The May 2011 issue of Trail Runner magazine features my article profiling the glorious Eastern Sierra region, where I love to visit and run two or three times each year. Here’s the unabridged version of one of the article’s sidebars, “An Olympic Marathoner’s Mammoth Trail Run.” It’s about Deena Kastor and her favorite trail near the town of Mammoth Lakes, California.
(Coming up and highly recommended: a chance to run the Eastern Sierra at the Bishop High Sierra Ultramarathon 100K/50M/50K/20M on May 17, 2014, now directed by Inside Trail.)
Deena holds the American record in the women’s marathon (2006 Flora London Marathon in 2:19:36) and twice represented the U.S. in the Olympic marathon. She won the bronze at the 2004 Athens games and dropped out of the 2008 Beijing race after suffering a broken bone in her foot nearing the 5K mark. In February, she and her husband welcomed their daughter into the world, and Deena wrote on her blog that “delivering a baby is the hardest thing I have ever done”!
Since she lives in Mammoth Lakes, I asked her to describe how she works trail running into her training and also to share a favorite trail run in the area. (For directions to the Agnew Meadows/Thousand Island Lake route she writes about and other trails in the region, check out this Sage to Summit page.) What follows is by her.
Deena’s peak training and favorite trail:
I add trail running to my training in a variety of ways. During marathon season all of my hard workouts are done on roads, so I do recovery runs on trails for the cushioning of my joints and foot strike. During cross country season, I run mostly on trails and grass to increase foot and ankle stability. During track season I take a break from running in circles and hit the trails to increase my agility over the rough terrain.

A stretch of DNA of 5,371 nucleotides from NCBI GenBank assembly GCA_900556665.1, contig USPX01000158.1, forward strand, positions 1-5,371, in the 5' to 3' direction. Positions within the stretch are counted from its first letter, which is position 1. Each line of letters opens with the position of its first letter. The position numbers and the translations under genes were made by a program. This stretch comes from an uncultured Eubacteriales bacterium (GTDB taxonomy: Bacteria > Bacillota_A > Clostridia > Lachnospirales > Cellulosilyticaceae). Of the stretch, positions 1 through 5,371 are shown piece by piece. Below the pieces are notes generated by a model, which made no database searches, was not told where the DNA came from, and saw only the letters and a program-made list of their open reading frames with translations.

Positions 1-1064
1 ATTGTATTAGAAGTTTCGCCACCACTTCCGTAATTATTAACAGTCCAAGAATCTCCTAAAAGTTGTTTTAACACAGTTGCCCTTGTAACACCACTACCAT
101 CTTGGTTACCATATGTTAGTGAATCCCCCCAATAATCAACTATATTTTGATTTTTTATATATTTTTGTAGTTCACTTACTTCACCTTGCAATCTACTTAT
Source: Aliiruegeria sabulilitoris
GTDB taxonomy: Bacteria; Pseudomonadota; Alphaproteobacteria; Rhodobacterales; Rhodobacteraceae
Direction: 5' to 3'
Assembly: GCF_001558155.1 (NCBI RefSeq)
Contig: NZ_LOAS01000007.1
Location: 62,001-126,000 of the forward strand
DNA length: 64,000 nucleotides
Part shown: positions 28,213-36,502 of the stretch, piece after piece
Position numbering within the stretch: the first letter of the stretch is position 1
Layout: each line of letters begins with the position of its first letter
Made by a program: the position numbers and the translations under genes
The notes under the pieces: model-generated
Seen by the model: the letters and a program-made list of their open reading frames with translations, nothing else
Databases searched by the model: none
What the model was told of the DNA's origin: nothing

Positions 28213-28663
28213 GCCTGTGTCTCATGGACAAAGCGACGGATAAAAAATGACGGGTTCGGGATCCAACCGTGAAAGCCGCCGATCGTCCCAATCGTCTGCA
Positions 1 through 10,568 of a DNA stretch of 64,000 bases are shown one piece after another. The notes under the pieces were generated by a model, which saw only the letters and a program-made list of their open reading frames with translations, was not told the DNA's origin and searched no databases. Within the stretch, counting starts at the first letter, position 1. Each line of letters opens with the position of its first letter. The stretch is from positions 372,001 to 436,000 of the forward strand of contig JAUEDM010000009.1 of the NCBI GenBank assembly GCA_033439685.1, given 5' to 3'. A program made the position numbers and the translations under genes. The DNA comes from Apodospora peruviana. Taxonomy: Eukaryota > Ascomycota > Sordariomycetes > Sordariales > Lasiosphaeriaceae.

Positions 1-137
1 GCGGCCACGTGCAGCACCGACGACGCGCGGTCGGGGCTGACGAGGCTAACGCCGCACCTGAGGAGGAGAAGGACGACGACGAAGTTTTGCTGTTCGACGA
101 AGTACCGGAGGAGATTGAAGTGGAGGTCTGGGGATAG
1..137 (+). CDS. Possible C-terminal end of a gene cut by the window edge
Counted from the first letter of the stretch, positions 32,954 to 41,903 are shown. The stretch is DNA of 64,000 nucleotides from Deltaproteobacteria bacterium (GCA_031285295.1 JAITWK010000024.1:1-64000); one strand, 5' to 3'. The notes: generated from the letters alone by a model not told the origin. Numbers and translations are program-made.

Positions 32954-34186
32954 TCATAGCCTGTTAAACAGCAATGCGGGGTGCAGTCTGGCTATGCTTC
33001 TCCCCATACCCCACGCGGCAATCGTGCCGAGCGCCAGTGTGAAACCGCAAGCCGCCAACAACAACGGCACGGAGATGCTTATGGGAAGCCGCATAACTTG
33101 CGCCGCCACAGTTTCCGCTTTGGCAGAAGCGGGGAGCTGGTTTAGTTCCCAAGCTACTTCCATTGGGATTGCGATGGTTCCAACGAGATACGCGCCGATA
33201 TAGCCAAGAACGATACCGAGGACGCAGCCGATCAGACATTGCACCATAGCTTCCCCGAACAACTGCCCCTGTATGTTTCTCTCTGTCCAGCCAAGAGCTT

Trail running always has its place in a runner’s training week, but for me the benefits are greatest for my mind. There is nothing better than connecting with nature and getting back to the simple joy of putting one foot in front of the other.
I run up to 140 miles a week, run twice a day, lift six days a week, take ice baths after runs, get five massages a week, nap every day, and meet with my coach one-on-one to review my progress and training schedule. Whether I’m training for cross country, track or road racing season, there is nothing as refreshing as leaving my regimented schedule behind and hitting the trails to explore the Eastern Sierra. I call them “rejuvenation runs,” when I forget about time and distance and set my sights on exploring new territory.
This summer I got a chance to run to Thousand Island Lake with some friends. The distance is approximately 18 miles of the most stunning views of the Ansel Adams Wilderness Area. In early morning we started out of Agnew Meadows and took the Pacific Crest Trail. It was early August and the late snow melt gave us quite a treat as we ran past wild lupine, phlox, columbine, Indian paint brush and yarrow. The many streams and waterfalls that crossed our path fed the wildflowers that colored our views and perfumed the air as we brushed past them.
Just before Thousand Island Lake, the Minaret, Ritter and Banner Range came into view. It was such a striking scene to round a blind corner and have these 13,000-foot peaks reaching up into the summer sky. Thousand Island Lake sits at the base of this range just below 10,000 feet.
We took a different trail back so we could enjoy more scenery. We came back on the San Joaquin River Trail after passing half a dozen lakes like Garnet, Ruby, Emerald and Shadow, and we soaked our legs in Shadow Lake before completing the last few miles. Once we were on the River Trail and in familiar territory, a couple of us got energized and picked up the pace. I’m not sure why we ran so hard back to the car, but it was surely exhilarating to speed around corners, hop over rocks, bound up steady hills and quickly chop steps over tree roots. When we arrived at the cars, we passed along high-fives and immediately put our hands on our knees in order to catch our breath.
The run was social yet so individually rewarding. Runs like these are spirit lifting and fill every corner of my body with gratitude. I need these exploration runs to rejuvenate from a busy training schedule and get back in touch with the purest joys of running. It works every time.